On the way home from dinner with girlfriends I composed my usual thank-you text. Smashing company, delicious food, must see you all again. A couple of kisses. Feeling this wasn’t enough, I added a line of coloured pictures: an ice cream in a cone, a slice of cake with a strawberry on top, a bar of chocolate, a cup of steaming coffee — near enough representations of the puddings we had shared.
The replies came back: smiley faces, rows of hearts, bowls of spaghetti (it had been an Italian), martini glasses.
My friends and I are in our late twenties and early thirties, yet we communicate using emoji: the sort of cute, pastel-coloured symbols that we’d have been embarrassed to have in our primary school sticker albums. What has possessed otherwise articulate, professional women — barristers, solicitors, doctors, English teachers, financial journalists, all with degrees — to end their text messages and social media posts with pink hearts, sparkly diamonds and glossy apples?
Until a few months ago, I rolled my eyes at smiley faces and bunny rabbits. Throughout the 1990s and 2000s I had resisted emoticons — punctuation marks combined to give an expressive smiley 🙂 or sad 🙁 face. I winced at the texts sent by one boyfriend full of grinning parentheses and winking semicolons. He spoke four languages and he had a doctorate — why did he type like a toddler?
A couple of years ago, everyone I knew bought iPhones, which have more than 700 emoji symbols in bright, cartoon colours. I still had a five-year-old non-smart phone that registered any emoji it received as a series of black rectangles and dots — about as cute as Morse code. But at my computer, on Twitter, I could see them: little can-can lines of sweeties, balloons, hearts and stars. I decided that anyone who used them was an imbecile, an infantilised kidult.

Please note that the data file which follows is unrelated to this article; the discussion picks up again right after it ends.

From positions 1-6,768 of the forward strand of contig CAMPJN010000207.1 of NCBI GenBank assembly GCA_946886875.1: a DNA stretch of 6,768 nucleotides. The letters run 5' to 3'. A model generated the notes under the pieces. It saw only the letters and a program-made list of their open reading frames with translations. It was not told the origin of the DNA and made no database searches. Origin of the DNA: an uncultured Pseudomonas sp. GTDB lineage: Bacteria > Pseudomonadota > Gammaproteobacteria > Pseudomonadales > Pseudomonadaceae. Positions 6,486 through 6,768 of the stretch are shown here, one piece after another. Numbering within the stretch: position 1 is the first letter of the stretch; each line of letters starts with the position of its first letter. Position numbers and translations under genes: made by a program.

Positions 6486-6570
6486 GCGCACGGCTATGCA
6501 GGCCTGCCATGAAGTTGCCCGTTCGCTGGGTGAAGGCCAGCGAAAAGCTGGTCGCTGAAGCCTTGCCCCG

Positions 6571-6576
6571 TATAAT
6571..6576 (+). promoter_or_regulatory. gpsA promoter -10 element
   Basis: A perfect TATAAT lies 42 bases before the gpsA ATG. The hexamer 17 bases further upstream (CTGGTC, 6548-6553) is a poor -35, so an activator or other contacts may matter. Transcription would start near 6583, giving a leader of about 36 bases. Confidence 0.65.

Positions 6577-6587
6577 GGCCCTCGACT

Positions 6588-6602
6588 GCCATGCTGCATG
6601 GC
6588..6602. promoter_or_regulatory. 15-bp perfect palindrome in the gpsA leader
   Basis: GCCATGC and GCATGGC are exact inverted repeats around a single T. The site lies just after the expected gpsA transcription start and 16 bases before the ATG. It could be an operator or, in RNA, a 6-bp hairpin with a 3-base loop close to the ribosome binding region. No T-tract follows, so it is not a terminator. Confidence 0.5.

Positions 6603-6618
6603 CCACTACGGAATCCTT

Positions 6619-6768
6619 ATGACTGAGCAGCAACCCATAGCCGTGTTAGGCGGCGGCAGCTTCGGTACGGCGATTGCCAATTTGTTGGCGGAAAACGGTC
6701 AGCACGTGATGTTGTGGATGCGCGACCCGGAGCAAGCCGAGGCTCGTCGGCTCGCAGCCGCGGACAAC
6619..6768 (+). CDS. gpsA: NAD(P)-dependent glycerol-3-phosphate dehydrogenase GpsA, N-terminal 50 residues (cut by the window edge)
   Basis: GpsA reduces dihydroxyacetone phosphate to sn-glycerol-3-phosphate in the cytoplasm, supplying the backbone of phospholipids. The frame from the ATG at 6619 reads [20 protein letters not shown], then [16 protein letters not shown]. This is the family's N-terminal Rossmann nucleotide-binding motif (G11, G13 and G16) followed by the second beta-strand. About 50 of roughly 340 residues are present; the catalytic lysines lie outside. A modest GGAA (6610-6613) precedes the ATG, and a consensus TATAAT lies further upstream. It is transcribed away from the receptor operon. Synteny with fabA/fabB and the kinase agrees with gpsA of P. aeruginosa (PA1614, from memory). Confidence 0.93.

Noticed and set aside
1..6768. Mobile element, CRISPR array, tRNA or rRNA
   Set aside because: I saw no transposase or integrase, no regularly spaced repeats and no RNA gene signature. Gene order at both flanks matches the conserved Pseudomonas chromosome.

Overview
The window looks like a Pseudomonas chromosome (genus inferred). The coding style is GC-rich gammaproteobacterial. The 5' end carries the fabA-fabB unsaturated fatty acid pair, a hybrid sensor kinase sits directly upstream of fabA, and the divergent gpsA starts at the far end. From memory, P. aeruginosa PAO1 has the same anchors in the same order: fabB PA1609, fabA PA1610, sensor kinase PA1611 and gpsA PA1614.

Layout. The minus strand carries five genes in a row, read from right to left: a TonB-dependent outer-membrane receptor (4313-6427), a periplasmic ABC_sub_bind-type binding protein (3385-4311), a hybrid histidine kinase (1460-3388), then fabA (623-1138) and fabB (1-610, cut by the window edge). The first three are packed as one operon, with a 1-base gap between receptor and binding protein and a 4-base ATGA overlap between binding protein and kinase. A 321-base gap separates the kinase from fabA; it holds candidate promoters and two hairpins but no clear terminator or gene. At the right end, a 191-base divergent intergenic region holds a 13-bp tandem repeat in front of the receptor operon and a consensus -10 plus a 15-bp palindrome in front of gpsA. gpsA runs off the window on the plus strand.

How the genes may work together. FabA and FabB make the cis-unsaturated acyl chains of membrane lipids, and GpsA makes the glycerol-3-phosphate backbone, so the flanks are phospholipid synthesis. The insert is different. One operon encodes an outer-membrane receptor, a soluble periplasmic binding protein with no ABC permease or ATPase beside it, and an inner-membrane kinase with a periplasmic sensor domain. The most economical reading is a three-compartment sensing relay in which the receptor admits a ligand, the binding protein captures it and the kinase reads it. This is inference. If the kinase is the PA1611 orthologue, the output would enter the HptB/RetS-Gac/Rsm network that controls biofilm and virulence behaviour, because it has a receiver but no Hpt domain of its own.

Then, three months ago, my battered old phone with its dodgy battery gave up the ghost. I was persuaded by the persistent assistant in Vodafone to upgrade to an iPhone — and within a fortnight I was suckered.
I joined the photo-sharing site Instagram, where emoji are the lingua franca. I started posting pictures of spring flowers accompanied by little tulip emojis and of lunchtime frittatas with tiny emoji frying pans and tinier emoji eggs.
Emoji were dreamt up in the mid-1990s by Shigetaka Kurita, a Japanese tech developer, as a way of making unfashionable corporate pagers appeal to teenagers. The name combines the Japanese word for picture, ‘e’, with character, ‘moji’. It wasn’t until the advent of the colour-screen smartphone that the idea began its march to world domination.
Billions of emoji are sent every year. A website, emojitracker.com, keeps a running tally of their use on Twitter. The most popular image is the ‘weeping with laughter’ face. In the time it has taken you to read this far — say, a minute — it has been used more than a thousand times. At the time of writing, the total for just this one symbol stands at more than 729 billion.
Some countries conform admirably to type in their emoji use. France is the only country in the world where the crying-with-laughter face is not the most used symbol. There, it is the heart. Oh, l’amour. Australians use double the average number of alcohol-themed emoji. Americans use more meat symbols — drumsticks, burgers — than any other country.
Other nationalities are less predictable. Arabic users are four times more likely to use images of plants and flowers; Canadians most likely to use picture of guns and images of banknotes.
So prevalent are emoji that the White House has started using them across its social media campaigning aimed at millennial voters. Such messaging will appeal more to young female voters than male. Women are overwhelmingly more likely to send emojis than men, according to research from Columbia University. Men, not unsurprisingly, run scared of bunny rabbits and pansies. That could change. There are online petitions for future iPhone upgrades to offer more sports and computer gaming emoji.
For now, though, among the most popular symbols are pink hearts, lipstick kisses, red roses, pink daisies and boxes of chocolates tied with satin bows. You have to go quite some way down the rankings on emojitracker to get to beer mugs and rugby balls.
My theory is that women have adopted cloyingly sweet emoji as protection against the often nasty, combative, bullying character of social media. Hearts and stars are an antidote to 140-character shouting and trolling. Used well, they can be ingenious. I was tickled by a photograph posted by an architecture critic on Instagram, of a sculpture by the American pop artist Jeff Koons, famous for his helium rabbits. The picture was captioned with a red balloon emoji followed by a whiskered rabbit.
Is it possible that future professors of linguistics will pore over our cryptic language of pictograms? Logograms have served the Chinese since the Bronze Age. The Egyptian pyramids were built on hieroglyphs. Is ‘vulture-viper-bullrush’ so very different from ‘kitten-cookie-pineapple’?
Listen to Laura Freeman discuss the smiley-face cult: